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More Evidence Obamacare is Good For White People | The Health Care Blog

More Evidence Obamacare is Good For White People | The Health Care Blog | Healthcare and Technology news | Scoop.it

The latest Gallup and Healthways poll doesn’t phrase it this way, but its findings that the Affordable Care Act “appears to be meeting its goal of reducing the percentage of Americans without health insurance” is more evidence Obamacare is good for white people.

In an interview with National Public Radio at the end of last year, President Obama was asked whether he and the Democrats had lost support among white voters. He denied it, comparing his share of the white vote favorably to that John Kerry in 2004 and pointing to the Affordable Care Act (ACA) as a program that benefited working-class white voters without many realizing it. I’d written much the same thing about Obamacare in a THCB blog post a couple of weeks before the 2012 presidential election. But as with other issues related to race, it’s a topic that the president has only reluctantly discussed, even when good policy is also good politics.

In response to NPR questions about race, Obama noted that some of the biggest beneficiaries of the ACA live in places like “Mitch McConnell’s state,” home to relatively few blacks or Hispanics. Coincidentally, a front page story in the print New York Times documented Kentucky’s experience with the law – which, the president wryly noted, Kentuckians do not call “Obamacare” – the same day the NPR interview aired.


And now Gallup, in a poll designed to mimic the national demographics on race, gender and ethnicity, has found that the national rate of uninsurance has dropped significantly. The regions with the largest decline in the rate of uninsurance were the Midwest and the South. The latter, of course, is the GOP’s stronghold region.

A large gain in the number of number of whites with health insurance was exactly what an Urban Institute analysis was predicting nearly three years ago. It suggested full implementation of the ACA would mean that 12.3 million more white people would gain health insurance.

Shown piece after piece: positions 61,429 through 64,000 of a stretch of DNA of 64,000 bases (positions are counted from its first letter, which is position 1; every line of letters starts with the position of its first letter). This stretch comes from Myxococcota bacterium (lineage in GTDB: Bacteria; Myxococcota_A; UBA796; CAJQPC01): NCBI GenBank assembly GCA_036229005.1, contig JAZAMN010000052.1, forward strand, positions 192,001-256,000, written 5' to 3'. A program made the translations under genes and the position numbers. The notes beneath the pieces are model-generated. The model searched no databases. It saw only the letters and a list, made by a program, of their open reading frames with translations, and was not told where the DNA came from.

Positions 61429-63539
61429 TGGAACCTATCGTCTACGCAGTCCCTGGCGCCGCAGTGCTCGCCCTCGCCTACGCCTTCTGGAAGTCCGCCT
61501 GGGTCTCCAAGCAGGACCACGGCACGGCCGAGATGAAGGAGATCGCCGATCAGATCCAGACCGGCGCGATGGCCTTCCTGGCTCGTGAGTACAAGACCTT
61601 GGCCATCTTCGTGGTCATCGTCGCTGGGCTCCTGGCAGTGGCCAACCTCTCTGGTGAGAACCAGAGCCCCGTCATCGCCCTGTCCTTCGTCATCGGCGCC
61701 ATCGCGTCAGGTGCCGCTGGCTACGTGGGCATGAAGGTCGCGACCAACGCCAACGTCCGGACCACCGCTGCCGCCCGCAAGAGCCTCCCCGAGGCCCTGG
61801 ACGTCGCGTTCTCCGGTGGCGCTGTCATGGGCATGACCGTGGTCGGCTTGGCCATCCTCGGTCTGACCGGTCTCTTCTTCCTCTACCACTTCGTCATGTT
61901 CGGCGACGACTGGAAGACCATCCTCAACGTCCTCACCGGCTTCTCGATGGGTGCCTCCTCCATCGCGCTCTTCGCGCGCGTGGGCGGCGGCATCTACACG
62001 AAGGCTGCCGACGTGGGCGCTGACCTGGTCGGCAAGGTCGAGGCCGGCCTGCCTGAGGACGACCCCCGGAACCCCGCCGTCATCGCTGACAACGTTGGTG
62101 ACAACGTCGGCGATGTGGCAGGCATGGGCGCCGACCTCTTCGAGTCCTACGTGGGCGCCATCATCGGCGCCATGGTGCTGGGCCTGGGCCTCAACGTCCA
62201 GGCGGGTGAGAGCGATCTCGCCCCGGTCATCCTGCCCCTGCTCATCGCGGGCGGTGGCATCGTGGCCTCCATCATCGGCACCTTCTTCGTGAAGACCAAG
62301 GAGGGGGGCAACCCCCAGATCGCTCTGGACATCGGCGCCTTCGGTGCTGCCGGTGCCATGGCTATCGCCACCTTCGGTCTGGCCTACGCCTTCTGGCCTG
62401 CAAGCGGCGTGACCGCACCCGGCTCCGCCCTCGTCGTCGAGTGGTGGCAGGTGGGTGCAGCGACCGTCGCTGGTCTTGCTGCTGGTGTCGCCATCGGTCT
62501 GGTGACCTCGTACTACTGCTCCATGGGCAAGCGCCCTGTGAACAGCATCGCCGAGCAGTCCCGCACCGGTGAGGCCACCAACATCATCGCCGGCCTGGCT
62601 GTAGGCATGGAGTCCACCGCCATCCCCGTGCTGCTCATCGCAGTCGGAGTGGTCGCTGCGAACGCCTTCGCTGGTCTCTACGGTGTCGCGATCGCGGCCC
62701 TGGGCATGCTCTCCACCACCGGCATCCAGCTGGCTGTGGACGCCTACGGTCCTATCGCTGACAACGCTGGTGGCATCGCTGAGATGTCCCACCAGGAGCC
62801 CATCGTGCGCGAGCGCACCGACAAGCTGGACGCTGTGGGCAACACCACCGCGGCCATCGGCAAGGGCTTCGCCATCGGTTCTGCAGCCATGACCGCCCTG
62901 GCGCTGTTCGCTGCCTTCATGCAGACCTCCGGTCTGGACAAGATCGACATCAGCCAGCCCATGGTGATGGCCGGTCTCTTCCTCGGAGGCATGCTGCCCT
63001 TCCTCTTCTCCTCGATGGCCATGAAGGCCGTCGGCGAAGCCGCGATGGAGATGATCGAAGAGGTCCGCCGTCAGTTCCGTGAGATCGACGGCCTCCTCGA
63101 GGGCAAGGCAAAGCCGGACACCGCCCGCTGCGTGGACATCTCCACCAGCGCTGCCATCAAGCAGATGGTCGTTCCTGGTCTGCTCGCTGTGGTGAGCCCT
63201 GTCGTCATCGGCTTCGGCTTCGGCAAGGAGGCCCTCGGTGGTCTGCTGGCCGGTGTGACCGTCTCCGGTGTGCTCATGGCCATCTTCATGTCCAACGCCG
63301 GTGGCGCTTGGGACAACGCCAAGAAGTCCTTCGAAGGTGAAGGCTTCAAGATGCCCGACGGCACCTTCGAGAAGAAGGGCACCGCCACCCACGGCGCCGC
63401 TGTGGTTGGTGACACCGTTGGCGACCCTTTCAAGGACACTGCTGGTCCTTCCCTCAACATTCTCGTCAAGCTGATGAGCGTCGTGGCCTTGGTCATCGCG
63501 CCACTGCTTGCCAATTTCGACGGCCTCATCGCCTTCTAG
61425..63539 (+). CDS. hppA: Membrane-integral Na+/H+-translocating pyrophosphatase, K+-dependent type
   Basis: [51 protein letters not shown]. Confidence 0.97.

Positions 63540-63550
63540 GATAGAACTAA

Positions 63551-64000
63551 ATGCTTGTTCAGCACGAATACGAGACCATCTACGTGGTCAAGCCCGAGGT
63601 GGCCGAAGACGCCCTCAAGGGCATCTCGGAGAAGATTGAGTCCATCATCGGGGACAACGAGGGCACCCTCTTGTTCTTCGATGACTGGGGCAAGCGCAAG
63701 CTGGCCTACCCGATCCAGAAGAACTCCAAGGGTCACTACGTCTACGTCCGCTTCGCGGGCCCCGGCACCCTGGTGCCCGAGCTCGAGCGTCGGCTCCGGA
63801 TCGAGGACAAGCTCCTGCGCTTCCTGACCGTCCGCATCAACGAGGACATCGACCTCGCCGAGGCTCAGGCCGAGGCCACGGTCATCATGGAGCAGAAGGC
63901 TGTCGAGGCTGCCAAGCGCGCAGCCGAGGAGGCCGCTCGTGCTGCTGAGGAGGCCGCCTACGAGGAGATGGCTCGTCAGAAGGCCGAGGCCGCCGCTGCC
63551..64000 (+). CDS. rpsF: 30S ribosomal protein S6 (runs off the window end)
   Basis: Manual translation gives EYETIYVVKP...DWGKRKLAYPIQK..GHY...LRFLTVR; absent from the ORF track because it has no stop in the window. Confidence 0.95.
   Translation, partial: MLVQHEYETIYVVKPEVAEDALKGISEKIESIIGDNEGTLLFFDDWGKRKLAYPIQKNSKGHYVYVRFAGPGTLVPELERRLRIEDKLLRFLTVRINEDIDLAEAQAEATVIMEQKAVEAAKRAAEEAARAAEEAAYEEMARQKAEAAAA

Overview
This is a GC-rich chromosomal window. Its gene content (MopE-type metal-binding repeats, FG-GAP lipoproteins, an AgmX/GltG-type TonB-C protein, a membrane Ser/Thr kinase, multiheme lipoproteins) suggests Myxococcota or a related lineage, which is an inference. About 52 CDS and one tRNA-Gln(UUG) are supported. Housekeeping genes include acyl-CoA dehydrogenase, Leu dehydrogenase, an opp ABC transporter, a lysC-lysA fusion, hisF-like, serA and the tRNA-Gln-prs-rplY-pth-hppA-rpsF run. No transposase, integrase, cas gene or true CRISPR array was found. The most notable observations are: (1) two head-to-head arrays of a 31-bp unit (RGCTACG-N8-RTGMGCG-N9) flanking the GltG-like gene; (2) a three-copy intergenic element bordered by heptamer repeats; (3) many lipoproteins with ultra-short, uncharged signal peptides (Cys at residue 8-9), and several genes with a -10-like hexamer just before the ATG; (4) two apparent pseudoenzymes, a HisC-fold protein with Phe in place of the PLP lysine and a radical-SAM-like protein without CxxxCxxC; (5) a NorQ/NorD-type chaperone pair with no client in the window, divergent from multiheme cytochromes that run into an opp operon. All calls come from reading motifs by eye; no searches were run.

“Based on the income levels involved, these newly insured will be working-class Americans more familiar with NASCAR than NPR, and, in rural areas, with grain elevators more than car elevators,” I wrote, drawing on several analyses. Fifty-three percent would be male. On the other hand, if Obamacare were repealed and replaced by the plan endorsed by the GOP’s Romney-Ryan ticket, I calculated nearly 25 million fewer whites would have health insurance.

So why is there a perception that minorities are the big Obamacare beneficiaries? While there are many more uninsured whites than blacks, a higher percentage of blacks and Hispanics are likely to be uninsured. On a proportional basis, then, the insurance coverage aspects of Obamacare have a larger effect on minority individuals. That, in turn, allows Obama opponents to play into the perceived victimization of whites.

The Public Religion Research Institute’s 2012 Race, Class and Culture Survey (not mentioned by Obama or NPR) found that 60 percent of non-college educated whites believe that blacks and other minorities get too good a deal from the government. A Fall, 2014 poll by the same group found that 58 percent of working-class whites believe that discrimination against whites has become as big a problem as discrimination against blacks and other minorities.

I closed my blog post in 2012 with a blunt assessment of the perception problem:

The numbers show that the [ACA] is a good deal for white folks, particularly those who are working class. But it’s also very good for many other Americans that too many of their fellow countrymen still view largely as “other” and less as “American.” The larger question is whether coloring in the facts about Obamacare will do anything to override white voter questions about the color of the man who made it possible.

As we now know, the Obama administration’s defense of all aspects of the ACA was be less than robust. Public support has slipped, according to the latest Kaiser Family Foundation poll, even as the law’s positive impact continues to grow. The new GOP majority in the Senate and swollen majority in the House will face little political blowback from the stepped-up attacks on the Obamacare bogeyman that can be expected in the weeks to come.

A newly released report by the Urban Institute updating its 2012 analysis of the racial and ethnic impact of the ACA emphasizes what Obama could have said. The ACA will narrow the uninsurance gap between whites and minorities such as Latinos and American Indians/Alaska Natives. However, since a “disproportionately large share of blacks” live in states that took advantage of the Supreme Court ruling permitting them to not expand Medicaid, the gap between black and white uninsurance rates remains.

If just five “non-expansion” states (Florida, Texas, Georgia, North Carolina and Indiana) were to expand their Medicaid program, the number of blacks with health insurance nationwide would jump by 30 percent, or 900,000 individuals. But those same five states expanding Medicaid would also cause the number of insured whites nationwide to increase by 25 percent, researchers say, or 3.3 million people. That’s more than three and a half times more whites than blacks gaining better access to care.